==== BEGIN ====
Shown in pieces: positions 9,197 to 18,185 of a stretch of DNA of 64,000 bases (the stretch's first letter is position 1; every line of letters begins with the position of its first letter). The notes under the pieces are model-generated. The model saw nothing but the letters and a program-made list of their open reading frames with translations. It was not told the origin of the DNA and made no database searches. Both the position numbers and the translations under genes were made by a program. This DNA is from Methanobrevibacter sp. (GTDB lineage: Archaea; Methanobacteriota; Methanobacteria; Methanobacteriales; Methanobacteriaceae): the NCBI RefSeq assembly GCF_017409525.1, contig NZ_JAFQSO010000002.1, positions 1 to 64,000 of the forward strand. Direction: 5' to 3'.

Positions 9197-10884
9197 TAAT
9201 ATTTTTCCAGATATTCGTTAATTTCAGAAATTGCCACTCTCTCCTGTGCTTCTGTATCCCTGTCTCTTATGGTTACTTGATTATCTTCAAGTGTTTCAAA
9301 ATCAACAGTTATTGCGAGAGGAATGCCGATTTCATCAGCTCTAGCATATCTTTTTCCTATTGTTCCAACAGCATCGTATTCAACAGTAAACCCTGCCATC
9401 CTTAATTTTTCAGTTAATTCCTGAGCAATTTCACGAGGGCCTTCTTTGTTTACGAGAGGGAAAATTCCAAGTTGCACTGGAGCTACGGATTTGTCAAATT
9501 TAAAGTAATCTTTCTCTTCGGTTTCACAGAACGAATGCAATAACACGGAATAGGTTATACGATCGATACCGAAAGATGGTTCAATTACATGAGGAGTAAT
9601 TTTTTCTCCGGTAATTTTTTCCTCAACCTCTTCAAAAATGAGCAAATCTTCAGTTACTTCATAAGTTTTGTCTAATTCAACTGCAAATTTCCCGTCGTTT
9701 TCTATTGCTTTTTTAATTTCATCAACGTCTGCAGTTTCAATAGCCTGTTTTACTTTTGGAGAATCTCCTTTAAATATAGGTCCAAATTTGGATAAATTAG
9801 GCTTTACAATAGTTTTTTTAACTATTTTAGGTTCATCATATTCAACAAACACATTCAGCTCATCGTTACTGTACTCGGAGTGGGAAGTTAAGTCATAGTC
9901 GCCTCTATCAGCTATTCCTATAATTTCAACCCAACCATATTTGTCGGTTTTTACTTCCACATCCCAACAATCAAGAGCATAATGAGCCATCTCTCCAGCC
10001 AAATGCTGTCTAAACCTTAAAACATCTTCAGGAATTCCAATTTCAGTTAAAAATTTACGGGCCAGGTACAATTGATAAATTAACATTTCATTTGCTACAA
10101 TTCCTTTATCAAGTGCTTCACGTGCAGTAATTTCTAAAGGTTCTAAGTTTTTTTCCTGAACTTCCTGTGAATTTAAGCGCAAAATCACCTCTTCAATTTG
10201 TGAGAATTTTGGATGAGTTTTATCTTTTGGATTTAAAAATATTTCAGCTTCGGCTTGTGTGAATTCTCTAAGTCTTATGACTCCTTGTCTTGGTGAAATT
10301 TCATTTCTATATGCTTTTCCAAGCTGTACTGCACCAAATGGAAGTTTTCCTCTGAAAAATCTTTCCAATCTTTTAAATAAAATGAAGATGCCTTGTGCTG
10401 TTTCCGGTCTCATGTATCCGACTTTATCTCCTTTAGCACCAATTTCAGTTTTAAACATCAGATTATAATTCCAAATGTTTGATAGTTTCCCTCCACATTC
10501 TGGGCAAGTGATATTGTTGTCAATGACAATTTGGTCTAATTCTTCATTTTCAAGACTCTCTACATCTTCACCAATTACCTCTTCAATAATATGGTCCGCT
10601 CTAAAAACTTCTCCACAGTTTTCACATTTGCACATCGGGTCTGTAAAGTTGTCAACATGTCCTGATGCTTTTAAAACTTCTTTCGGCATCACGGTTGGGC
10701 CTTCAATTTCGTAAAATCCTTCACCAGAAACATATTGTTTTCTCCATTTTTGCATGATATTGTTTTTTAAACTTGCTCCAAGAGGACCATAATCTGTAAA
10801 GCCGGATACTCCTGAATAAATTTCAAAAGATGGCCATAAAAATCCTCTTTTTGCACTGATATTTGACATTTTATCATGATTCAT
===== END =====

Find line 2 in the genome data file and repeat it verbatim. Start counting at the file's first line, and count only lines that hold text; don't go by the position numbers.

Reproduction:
Positions 9197-10884